photorealism | blog post 1

1. Introduction:

From the early 1960’s to the present day, the evolution of the computer generated image (CGI) has progressed from the earliest line drawing computers (Ivan Sutherland’s Sketchpad (Fig. 1)(Wikipedia) to the hyper real computer game. Since then advancements in vector graphics and computer algorithms (Cartesian co-ordinates, Bezier curves, shading, ray tracing, texture mapping and light source modelling) brought computer image making to the present day where a computer generated image could momentarily be mistaken for the real thing (fig. 2 and 10).

Fig. 1 Ivan Sutherland's Sketchpad aka. Robot Draftsman,1963. Source: Wikipedia

Fig. 1 Ivan Sutherland’s Sketchpad aka. Robot Draftsman,1963. Source: Wikipedia

Fig. 2 - “Forest Path” by Alex Alvarez, 2012. Source:

Fig. 2 – “Forest Path” by Alex Alvarez, 2012. Source:

As with most computer related advancements; fields like the military, architecture, engineering and film may have funded and accelerated the speed of these developments. Films and the representation of the world through science fiction have long overtaken science fact and with that the expectations of audiences everywhere for what entertains and looks real. It begs the question; does this standard of realism add anything to any field of knowledge? 3D visualisations (some photorealistic, some not) and the animated fly-through have become standard storytelling devices in historical documentaries.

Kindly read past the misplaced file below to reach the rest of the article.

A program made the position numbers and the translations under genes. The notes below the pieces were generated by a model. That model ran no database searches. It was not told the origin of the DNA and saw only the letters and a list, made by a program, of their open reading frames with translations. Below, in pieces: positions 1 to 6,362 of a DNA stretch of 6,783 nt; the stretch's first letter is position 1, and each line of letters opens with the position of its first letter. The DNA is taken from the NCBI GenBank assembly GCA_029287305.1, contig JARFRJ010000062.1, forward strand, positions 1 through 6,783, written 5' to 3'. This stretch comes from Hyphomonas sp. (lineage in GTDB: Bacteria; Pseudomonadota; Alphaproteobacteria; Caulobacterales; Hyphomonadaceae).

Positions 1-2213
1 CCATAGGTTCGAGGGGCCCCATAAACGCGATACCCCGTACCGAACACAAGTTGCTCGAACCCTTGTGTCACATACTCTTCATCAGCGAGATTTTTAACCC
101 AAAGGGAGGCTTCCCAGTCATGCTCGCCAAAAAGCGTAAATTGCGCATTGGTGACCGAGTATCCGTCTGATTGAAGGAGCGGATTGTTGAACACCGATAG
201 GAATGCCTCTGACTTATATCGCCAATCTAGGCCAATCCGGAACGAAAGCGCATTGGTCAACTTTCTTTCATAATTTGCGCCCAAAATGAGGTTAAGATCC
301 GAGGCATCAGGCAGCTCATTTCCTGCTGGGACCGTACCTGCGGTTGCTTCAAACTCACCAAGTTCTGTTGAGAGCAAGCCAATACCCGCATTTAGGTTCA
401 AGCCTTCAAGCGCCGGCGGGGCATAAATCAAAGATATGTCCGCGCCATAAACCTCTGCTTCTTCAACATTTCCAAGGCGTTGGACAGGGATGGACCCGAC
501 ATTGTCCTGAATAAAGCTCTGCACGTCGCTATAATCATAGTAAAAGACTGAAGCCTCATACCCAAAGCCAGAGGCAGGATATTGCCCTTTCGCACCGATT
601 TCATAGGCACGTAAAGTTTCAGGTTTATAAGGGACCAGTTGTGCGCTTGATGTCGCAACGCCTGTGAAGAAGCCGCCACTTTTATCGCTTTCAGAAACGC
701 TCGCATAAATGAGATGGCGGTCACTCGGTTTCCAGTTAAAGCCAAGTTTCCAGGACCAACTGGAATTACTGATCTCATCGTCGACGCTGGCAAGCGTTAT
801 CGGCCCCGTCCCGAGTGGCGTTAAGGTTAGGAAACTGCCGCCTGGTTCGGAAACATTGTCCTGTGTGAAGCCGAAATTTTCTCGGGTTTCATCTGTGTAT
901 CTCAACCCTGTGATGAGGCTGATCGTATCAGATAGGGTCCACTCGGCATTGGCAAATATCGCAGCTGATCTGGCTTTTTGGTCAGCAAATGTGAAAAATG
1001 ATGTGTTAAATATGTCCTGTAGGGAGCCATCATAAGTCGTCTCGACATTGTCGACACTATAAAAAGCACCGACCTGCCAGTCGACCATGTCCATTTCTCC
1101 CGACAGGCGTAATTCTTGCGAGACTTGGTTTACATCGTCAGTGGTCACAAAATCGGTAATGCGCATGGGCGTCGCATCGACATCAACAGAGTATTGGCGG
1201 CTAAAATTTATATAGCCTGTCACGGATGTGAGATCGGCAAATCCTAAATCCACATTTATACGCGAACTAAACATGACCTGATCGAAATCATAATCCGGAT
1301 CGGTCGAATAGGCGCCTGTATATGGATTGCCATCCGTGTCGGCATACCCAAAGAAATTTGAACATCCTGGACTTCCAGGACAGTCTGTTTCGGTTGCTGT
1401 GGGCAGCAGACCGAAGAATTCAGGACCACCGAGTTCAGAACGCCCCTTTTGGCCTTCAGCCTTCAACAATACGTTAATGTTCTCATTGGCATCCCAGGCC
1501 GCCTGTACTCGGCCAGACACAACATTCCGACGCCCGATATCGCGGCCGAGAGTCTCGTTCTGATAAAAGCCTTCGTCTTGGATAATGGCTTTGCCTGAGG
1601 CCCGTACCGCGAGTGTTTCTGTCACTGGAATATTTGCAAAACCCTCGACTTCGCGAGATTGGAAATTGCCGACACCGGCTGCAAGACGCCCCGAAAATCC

It could be argued that this is driven more by technological advancement and audience expectation than by specialists in cultural heritage. This blog will look at the history of photorealism followed by an exploration of the debate around the effect of using photorealism in the field of Archaeology.
2. History of Photorealism:
Photorealism has a long history. Before the invention of photography, it was the mark of an accomplished painter to be able to capture the difficult textures of of glass, pewter and lemon accurately in paint (fig. 3). Early painters used the trick of the eye that is achieved by photorealism to create fantastical landscapes and to assemble components or characters that have never occupied the same space but can be photorealistically united on a canvas (fig. 4).
Fig. 3 - A Roemer, an Overturned Pewter Jug, Olives and a Half Peeled Lemon on Pewter Plates by Pieter Claesz. (c.1597 – 1660).Photo Sotheby’s.